The animal spirits of Main Street are palpably moribund.  Anecdotally, observing my business friends and colleagues of late, I can tell you businesses are holding back, tentative—not sure if they want to commit more capital and passion in an atmosphere of geometrically growing governmental intrusion.  Small business optimism is at a nadir, despite the romantic fascination with entrepreneurship fostered by Donald Trump, Shark Tank, The Apprentice, et. al., as well as the jam-packed popularity of Inc. Magazine’s conventions.

Let me point out just one challenge that  my company Corporate Rain International, has to increasingly adjust to.  My small firm does business in a number states and locales.  Multi-state businesses are increasingly compelled to monitor new laws and regulation in many cities, towns, and counties, as well as the states themselves and an ever omnipresent potpourri of unaccountable federal agencies.  Some of these are outright contradictory.  For example, how does one reconcile a sick-leave ordinance in Detroit that conflicts with the law in Boston?

As the King says to Miss Anna in the current Broadway revival of The King and I—“Is a puzzlement!”

A 2011 survey by ADP showed that half of small-to-medium size businesses in the US lacked confidence that they would be able to keep up with constantly changing regulation.  More than half saw things becoming much more challenging.  They were right.  In 2014 American businesses paid over 400 million just to settle wage-and-hour lawsuits.

SpinozaThe indebted welfare state should be trying to make doing business easier and simpler.   It must.  It needs the revenue engendered by the success of the entrepreneur and the creative small businessman.  Regulations need to be reigned in with common sense.  A reasonable degree of freedom is the essential ingredient of “free” enterprise.  Overregulation is ultimately the death knell of freedom, ergo the death of the entrepreneur.

17th century Dutch philosopher Baruch Spinoza speaks to the practical problem of overregulation.  He says, “He who seeks to regulate everything by law is more likely to arouse vices than to reform them.  It is best to grant what cannot be abolished, even though it be in itself harmful.  How many evils spring from envy, avarice, drunkenness and the like, yet these are tolerated because they cannot be prevented by legal enactments.”  Thank you, Baruch.

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This column is usually devoted to issues of meaning and creative business. Almost never does it cast its gimlet eye on the inner-workings of cutting-edge technology–the reason being this writer’s ignorance on all aspects of the subject. (Even for one of the baby boomer generation, my knowledge on the subject is exceptionally primitive, if not troglodytic.)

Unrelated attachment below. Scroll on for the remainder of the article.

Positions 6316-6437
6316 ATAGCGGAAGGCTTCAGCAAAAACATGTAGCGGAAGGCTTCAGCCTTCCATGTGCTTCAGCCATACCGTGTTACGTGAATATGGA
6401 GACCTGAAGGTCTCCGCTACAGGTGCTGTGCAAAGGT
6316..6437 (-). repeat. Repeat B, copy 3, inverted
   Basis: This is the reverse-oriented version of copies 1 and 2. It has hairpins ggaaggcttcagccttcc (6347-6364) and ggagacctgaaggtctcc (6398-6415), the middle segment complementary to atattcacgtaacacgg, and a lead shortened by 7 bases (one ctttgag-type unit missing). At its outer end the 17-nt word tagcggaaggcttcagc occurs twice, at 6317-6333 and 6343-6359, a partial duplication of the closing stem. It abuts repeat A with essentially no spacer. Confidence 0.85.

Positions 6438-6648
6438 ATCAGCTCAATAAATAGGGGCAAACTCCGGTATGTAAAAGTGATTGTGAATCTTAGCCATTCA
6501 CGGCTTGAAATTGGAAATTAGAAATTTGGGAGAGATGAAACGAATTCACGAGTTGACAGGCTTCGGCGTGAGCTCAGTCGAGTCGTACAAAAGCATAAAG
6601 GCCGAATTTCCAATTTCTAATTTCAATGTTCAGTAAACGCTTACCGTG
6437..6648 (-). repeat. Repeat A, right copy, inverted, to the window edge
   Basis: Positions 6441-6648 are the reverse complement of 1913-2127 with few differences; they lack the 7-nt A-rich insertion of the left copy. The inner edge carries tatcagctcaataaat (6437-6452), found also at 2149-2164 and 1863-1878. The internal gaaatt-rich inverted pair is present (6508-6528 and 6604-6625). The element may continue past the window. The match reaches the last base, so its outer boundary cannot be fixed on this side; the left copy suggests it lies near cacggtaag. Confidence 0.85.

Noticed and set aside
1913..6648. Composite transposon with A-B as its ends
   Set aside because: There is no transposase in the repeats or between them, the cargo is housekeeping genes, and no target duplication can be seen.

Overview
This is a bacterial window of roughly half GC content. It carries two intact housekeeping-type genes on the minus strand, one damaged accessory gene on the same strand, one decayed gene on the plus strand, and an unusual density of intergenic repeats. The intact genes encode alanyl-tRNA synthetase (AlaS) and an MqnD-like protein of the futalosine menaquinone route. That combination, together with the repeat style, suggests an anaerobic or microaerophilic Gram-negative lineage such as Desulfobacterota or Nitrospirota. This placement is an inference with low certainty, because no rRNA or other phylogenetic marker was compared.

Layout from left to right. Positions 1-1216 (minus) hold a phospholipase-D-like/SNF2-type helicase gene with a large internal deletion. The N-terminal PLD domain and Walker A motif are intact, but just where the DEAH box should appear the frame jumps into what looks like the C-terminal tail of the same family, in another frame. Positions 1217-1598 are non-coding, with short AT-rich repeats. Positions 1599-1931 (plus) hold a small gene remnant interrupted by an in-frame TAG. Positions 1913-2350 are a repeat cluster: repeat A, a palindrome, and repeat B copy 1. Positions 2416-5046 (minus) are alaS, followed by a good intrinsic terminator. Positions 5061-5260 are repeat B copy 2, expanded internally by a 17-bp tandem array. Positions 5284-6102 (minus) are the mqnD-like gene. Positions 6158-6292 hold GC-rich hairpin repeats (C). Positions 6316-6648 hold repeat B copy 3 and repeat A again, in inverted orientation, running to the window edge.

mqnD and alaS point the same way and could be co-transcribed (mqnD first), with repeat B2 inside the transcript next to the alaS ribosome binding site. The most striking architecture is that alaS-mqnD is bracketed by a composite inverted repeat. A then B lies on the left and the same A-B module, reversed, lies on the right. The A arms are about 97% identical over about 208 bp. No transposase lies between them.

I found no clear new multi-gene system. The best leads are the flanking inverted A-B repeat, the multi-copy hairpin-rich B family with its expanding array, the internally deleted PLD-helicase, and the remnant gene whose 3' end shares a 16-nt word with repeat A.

Nielsen_logo.svgNevertheless, I have become increasingly fascinated by what may well be a rapidly approaching disruption in the consumer research niche of the analytics industry focused on the evolving viewership patterns of hundreds of millions of entertainment consumers. This disruption may well threaten the long-time ascendancy of Nielsen, the highly profitable gold standard dreadnought of entertainment research.

Note an article from the October 2, 2015 Wall Street Journal titled “Media Industry Welcomes comScore-Rentrack Deal.” The piece states that the media and advertising industry are eagerly anticipating and hoping that the union of entrepreneurial public companies comScore (SCOR) and Rentrack (RENT) augers serious competition to Neilsen as “their industry grapples with fast-changing viewership habits.” The WSJ quotes Brian Hughes, Sr. VP of audience analysis at Magna Global (a division of Interpublic) as saying, “We are happy to have at least two major players trying to build a better mousetrap given the hurdles we face with measurement.”

Nielson’s throne indeed may be shaky. The analytics industry has long complained of the insufficiency of current methods in tracking the efficacy of ads and content on linear TV and digital devices.

ComScore is the premier provider of audience measurement of web content and digital. Its new junior partner, Rentrack, is primarily known for its measurement partnerships with Hollywood studios, theater chains, and Dish. For the first time Nielsen may have some real competition for billions in advertising research dollars.

The WSJ quotes CBS Chief Research officer David Poltrack, who notes, “Five years ago it looked unlikely that any of these challengers [to Nielsen] were going to be able to pull all the assets necessary to create a total solution approach, and now we’ve got two major initiatives to provide that. Consolidation, in this case, is positive.”

AAEAAQAAAAAAAASKAAAAJDM5YTBjZTJlLWEzNDgtNGQ2Ni05MTk5LWM2MDI4NGJmOWE2YwSo watch your ass, Nielsen. These two aggressive and newly conjoined entrepreneurial companies may soon be gaining on you.

Even more interesting is an audacious pipsqueak upstart, just entering the commercial markets, called PeerLogix (LOGX). As near as I can figure, PeerLogix seems to have found a way to harness and monetize consumer criminality. This parvenu company apparently accomplishes this by tracking “torrent” files. Essentially their technology is based on measuring “torrent piracy” by any number of apps and websites, most notably Bit-Torrent and Popcorn Time.

PeerLogix seems to be the other side of the coin from Nielsen and comScore/Rentrack, both of whom operate by mining data of consumers using accepted and legitimate media outlets. PeerLogix mines the legally murky underside of the internet and opens up new arenas to research analysts via a software which engages consumers of the content-sharing economy. PeerLogix claims to be able to mine the 145 million (and rapidly growing) worldwide users of torrent files, who leverage the ability of people to network peer-to-peer. CEO of PeerLogix, William Gorfein, states on MoneyTV, “PeerLogix is a company whose software platform can uniquely track and catalog torrent files and their users.”